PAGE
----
WHAT DID WOMEN USE IN THE PAST?
Women used to (and still do) use a variety of things to absorb theirmenstrual flow. It makes sense that they used whatever was handy and plentiful,things like puffy wool, loose cotton, moss, special cloths or old rags,dried grasses or soft vegetable fibers. All of these materials could bestuffed in a kind of envelope worn between the legs. Some cultures believethat menstrual blood should return to the earth, and so women don't useanything, but perhaps bleed into a special spot.
Close fitting underwear are a pretty recent invention: women used towear bloomers or nothing at all under their many skirts and underskirts,so they attached their menstrual cloths to belts worn around their waistand under clothing. These belts continued to be used in combination withdisposable pads until at least the 1970's, when the pads started to bemade with sticky stuff on their backs.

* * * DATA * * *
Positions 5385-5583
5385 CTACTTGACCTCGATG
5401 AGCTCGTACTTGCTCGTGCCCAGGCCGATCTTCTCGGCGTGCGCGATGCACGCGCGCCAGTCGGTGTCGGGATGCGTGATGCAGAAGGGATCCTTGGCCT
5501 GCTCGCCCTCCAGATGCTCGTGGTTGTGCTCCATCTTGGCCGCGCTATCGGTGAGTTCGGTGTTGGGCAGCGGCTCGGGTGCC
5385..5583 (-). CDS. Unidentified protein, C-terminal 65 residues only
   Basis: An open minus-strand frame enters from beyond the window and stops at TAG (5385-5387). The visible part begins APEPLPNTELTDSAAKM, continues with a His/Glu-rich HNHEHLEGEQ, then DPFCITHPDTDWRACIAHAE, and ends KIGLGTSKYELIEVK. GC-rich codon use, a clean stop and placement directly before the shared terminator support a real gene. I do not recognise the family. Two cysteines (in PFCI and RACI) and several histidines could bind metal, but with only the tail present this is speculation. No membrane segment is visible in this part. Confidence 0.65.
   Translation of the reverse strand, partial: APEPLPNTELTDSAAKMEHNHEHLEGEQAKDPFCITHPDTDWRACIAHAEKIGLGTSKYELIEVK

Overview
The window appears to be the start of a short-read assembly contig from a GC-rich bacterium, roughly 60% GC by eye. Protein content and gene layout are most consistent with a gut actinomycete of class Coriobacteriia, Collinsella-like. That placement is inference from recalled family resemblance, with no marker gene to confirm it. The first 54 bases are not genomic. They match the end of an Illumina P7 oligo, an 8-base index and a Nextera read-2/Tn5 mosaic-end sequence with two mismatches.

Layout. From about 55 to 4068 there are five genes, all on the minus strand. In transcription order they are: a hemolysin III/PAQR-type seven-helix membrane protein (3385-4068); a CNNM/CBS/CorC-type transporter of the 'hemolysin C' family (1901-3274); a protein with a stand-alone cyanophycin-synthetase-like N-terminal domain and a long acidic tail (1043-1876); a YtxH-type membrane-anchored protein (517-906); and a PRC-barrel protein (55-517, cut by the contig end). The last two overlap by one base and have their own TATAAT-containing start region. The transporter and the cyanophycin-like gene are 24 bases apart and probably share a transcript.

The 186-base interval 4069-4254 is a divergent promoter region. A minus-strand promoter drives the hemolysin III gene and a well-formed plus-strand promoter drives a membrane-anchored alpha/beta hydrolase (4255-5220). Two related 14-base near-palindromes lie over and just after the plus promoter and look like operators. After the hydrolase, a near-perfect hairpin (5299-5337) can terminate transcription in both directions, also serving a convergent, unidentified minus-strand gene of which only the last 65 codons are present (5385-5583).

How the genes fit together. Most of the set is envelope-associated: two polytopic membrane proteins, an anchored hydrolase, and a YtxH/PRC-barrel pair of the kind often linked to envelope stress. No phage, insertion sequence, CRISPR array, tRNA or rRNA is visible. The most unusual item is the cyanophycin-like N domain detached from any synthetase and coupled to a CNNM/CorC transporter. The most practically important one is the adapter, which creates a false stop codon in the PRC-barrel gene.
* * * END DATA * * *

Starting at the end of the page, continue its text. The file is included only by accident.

Disposable pads were discovered by nurses during World War I, when theyfigured out that the absorbant bandaging they were using on their patientsworked really well for their periods too. The first disposable napkinswere sold in 1921.
Tampons were "invented" in the 1930's. That is, at that timethey started to be manufactured commercially and sold world-wide. But womenin ancient Japan wore tampons made of paper, and women in Indonesia madetampons of vegetable fiber.